UPDATE: Met Police reverse Sean Rigg 'restraint' officer resignation

Sean Rigg died from a cardiac arrest aged 40

Sean Rigg died from a cardiac arrest aged 40

First published in News
Last updated
Sutton Guardian: Photograph of the Author by , Chief Reporter

The Metropolitan Police has reversed its decision to accept an offer of resignation from an officer involved in the restraint of Sean Rigg, who died in custody.

Senior arresting officer PC Andrew Birks was set to quit on Sunday.

Sutton Guardian:

Sister Marcia said they were 'livid' to hear about Birks' resignation 

PC Birks was the senior arresting officer in the retention of Sean Rigg, 40, a musician from Tooting, who died in Brixton police station in August 2008 following a prolonged police restraint.

When the officer's resignation was initially accepted, Mr Rigg's family said they were livid and would take legal action if he was allowed to quit.

However, after intervention from police watchdog the IPCC and the decision by Mr Rigg’s sister Marcia Rigg-Samuel to take legal action, the deputy commissioner, has reversed an earlier decision to accept PC Birks resignation. He has also been suspended while the disciplinary process is carried out.

Sean Rigg, who had schizophrenia, died after being restrained following an attack on a man in Balham. He died from cardiac arrest.

His family are calling on the commissioner to suspend other key officers involved.

They are also calling on the Home Secretary to legislate to make it clear that as a general rule officers under disciplinary investigation are unable to retire or resign pending the outcome of investigations or proceedings and there are clear sanctions where this does occur.

Marcia Rigg-Samuel said: “The Rigg family is relieved that the commissioner has seen sense to suspend PC Birks and reverse his resignation, so that he can face disciplinary investigations, and possible gross misconduct charges depending on what is found.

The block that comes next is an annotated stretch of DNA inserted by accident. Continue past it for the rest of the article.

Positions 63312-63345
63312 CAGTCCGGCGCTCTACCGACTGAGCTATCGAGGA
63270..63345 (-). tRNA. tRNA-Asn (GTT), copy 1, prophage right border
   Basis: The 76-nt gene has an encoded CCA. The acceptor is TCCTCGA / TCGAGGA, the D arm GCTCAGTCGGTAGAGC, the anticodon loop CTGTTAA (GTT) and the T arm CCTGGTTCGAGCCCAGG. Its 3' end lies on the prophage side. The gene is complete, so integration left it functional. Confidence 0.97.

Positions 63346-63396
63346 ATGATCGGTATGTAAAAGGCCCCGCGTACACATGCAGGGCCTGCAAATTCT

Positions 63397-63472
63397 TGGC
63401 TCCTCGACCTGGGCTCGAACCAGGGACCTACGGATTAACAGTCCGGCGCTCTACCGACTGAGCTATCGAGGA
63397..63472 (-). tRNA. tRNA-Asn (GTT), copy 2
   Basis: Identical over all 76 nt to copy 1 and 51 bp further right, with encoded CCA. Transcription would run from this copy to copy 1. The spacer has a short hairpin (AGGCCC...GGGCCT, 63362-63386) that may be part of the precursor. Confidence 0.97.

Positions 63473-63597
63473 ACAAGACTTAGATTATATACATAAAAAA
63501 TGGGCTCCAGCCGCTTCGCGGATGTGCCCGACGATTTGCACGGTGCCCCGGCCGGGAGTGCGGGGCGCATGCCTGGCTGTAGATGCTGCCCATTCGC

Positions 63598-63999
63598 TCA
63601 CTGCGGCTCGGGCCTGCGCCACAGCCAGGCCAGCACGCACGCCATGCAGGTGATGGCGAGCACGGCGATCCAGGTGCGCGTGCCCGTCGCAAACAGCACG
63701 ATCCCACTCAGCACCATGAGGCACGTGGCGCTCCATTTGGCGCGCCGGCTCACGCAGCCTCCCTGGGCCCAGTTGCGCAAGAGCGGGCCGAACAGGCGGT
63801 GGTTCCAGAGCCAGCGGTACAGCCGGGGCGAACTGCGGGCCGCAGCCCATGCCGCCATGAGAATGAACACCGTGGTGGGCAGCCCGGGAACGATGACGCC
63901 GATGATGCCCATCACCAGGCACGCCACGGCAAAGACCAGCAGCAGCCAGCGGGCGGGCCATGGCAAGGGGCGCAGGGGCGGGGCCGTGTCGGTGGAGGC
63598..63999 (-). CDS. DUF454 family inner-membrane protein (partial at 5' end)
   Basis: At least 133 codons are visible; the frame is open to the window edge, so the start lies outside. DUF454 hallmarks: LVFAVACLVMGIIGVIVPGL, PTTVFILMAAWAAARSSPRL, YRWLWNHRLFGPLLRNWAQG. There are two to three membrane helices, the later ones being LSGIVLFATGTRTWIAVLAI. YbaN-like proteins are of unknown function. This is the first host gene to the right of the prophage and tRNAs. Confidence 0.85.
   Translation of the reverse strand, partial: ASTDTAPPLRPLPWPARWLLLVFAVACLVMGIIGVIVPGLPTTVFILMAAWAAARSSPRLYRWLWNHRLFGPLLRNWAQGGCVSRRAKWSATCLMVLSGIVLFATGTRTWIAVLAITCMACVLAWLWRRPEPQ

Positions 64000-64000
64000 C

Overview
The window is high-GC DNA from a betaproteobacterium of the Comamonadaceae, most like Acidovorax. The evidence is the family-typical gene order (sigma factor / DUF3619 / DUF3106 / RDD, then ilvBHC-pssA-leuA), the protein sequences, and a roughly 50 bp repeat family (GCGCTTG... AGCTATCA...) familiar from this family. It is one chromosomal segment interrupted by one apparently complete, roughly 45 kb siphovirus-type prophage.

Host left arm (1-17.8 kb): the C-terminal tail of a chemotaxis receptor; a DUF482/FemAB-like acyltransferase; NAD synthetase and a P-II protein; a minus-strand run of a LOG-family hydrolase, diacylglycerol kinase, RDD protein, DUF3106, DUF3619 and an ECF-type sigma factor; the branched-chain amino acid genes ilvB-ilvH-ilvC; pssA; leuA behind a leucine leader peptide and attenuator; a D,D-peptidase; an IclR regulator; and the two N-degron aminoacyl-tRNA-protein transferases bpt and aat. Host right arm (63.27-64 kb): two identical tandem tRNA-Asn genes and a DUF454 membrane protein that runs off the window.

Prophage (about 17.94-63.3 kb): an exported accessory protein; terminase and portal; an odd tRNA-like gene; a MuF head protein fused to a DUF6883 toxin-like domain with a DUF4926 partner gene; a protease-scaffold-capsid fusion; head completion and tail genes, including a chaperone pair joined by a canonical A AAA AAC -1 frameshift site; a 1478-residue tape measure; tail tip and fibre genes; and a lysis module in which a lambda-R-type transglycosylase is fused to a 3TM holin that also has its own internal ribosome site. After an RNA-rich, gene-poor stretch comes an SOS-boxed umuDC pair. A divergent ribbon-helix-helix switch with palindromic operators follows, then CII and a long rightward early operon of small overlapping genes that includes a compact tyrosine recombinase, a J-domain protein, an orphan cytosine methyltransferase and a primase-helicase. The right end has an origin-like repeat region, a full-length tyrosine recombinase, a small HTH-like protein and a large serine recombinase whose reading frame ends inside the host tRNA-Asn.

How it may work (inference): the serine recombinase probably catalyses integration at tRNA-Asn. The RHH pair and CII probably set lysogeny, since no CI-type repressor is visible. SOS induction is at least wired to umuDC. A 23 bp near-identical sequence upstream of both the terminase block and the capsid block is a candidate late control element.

“The Commissioner should now take the opportunity to suspend all the other key officers including the custody sergeant to ensure all comply with the independent disciplinary investigation by the IPCC.

Sutton Guardian:

Mr Rigg's family at his inquest 

“Our family now calls on the government to change the law so that other families do not have to threaten court action to stop officers resigning to avoid being held to account.”

A spokesperson for the Metropolitan Police Service said: “This is a unique set of circumstances.

"In light of the public interest in this case, the need for public confidence in the accountability of police officers and in the interests of allowing a full reinvestigation to be most effectively carried out the MPS has now suspended the officer.

“What is important now is that there is a full and thorough investigation.

"There has been much speculation and debate about the actions of all the officers involved in this case, only through this new investigation can the actual facts of what took place be established based on evidence.

“The officer has given assurances, via his legal representative, that he would fully cooperate with any new investigation by the IPCC.”
 

Comments (5)

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3:31pm Sat 31 May 14

alroutemaster says...

This is a disgusting denial of this police officer's human right to resign as and when he wants to.
This is a disgusting denial of this police officer's human right to resign as and when he wants to. alroutemaster
  • Score: 4

6:56pm Mon 2 Jun 14

imalaydee says...

It is obvious that too much restraint was used as he would not have died otherwise! Too many police these days seem to think they are in the Sweeney or one of those American Cop shows.

Personally I think he should have been allowed to resign, as the family could then launch a civil action against him to find out what REALLY happened, not the sanitized "lessons will be learned" and firing we will get from the IPCC, if he (and the others) were found to have used excessive restraint they should be charged with Manslaughter.

Doubt he would be unemployed for long anyway, G4S would snap him up.